Assassination is Assassination



The irony surrounding the assassination of Israeli Cabinet Minister Rehavam Ze’evi is striking. The act has been called “despicable” and has been condemned in the “strongest terms” by President Bush. State Department Deputy Spokesman Philip Reeker, said, “terrorism is what has occurred, and this is what terrorism is.” Reeker called on Yasser Arafat “to find and arrest all those responsible for this act.” At face value, these comments may not seem ironic or even questionable. The willful killing of a civilian, without trial or evidence of guilt, is indeed condemnable.

But the policy of assassinating political opponents is one that Israel introduced, some might say perfected, decades ago. Israel has assassinated Palestine Liberation Organization officials in Rome, London, Beirut and Paris. Israel has assassinated Palestinian poets and journalists. Not only did Israel assassinate three Palestinian political figures in the three days prior to the assassination of Ze’evi, but it has assassinated 59 Palestinian civilians in the past year.

“This is what terrorism is,” according to the State Department. But for Israel’s assassinations, a euphemism has been coined: “targeted killings.” When, on July 31st Israel assassinated two Palestinian political figures, killing two children, aged five and seven in the process, the State Department said, “We are against the practice of targeted killings.” When Israel assassinated Mustafa Zibri, the head of the Popular Front for the Liberation of Palestine, on August 27th, the State Department said “We remain opposed to targeted killings.” On October 15th after Israel assassinated another Palestinian, the State Department repeated, “We oppose a policy of targeted killings.” No mention of terrorism. No demands that the perpetrators be brought to justice. The perpetrator in these cases was, of course, the State of Israel. Its Prime Minister, Ariel Sharon, obstinately vowed that the campaign would continue.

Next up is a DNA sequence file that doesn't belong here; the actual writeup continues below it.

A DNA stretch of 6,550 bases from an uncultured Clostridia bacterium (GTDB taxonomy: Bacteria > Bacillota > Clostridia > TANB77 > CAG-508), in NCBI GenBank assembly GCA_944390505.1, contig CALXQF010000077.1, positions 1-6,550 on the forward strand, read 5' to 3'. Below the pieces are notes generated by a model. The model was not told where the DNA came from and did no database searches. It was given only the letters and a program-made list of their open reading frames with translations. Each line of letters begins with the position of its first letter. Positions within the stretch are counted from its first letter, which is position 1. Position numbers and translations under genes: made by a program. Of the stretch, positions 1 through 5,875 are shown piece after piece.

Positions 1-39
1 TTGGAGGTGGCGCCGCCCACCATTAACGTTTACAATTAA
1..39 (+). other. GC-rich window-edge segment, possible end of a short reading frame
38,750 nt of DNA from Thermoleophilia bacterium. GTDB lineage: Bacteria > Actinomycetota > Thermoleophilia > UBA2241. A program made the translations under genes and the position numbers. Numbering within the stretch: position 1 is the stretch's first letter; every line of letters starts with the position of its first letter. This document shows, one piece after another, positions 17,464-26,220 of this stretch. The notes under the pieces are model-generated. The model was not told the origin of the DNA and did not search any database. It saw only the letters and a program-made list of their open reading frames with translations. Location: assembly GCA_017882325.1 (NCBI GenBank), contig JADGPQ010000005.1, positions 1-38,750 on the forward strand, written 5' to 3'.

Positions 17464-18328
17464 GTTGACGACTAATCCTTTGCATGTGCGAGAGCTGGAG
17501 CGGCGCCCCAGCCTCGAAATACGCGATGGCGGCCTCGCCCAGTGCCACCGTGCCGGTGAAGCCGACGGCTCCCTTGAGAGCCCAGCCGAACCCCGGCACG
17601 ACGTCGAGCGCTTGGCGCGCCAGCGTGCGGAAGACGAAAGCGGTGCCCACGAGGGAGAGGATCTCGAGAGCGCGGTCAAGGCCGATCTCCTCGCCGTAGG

The doublespeak coming out of the State Department and the Administration on this issue is not helpful. It plays into the hands of Ariel Sharon and the extremist elements of his government who remain unwilling to compromise on a single issue that fuels the conflict between Palestinians and Israelis today.

Ariel Sharon is attempting to portray the assassination of Ze’evi as Israel’s September 11th. That an alleged ally of the United States, would liken the horrific murder of more than 6,000 innocent civilians to the targeted killing of one political official is reprehensible. But since September 11th, Israeli officials have been desperately seeking a pretext to insert Israel into the battle against terrorism. As America urged calm, Sharon escalated incursions into Palestinian territory and assassinated three Palestinian political figures in as many days. Sharon knew that his heightened aggression would draw a Palestinian response. And then Sharon could cry victim and unleash his military assault on the Palestinians under the guise of fighting terrorism.

Sharon’s strategy will condemn the region to decades more of violence, occupation and oppression. America’s de facto accommodation of Israel’s campaign of assassinations has encouraged its continuation. This is clearly not in America’s interest. America must have one consistent benchmark for terrorism. Whether it is one Israeli official killed by a Palestinian or 59 Palestinians killed by Israel, assassination is assassination.

Ms. Margaret Zaknoen is Director of Programs, American Muslims for Jerusalem.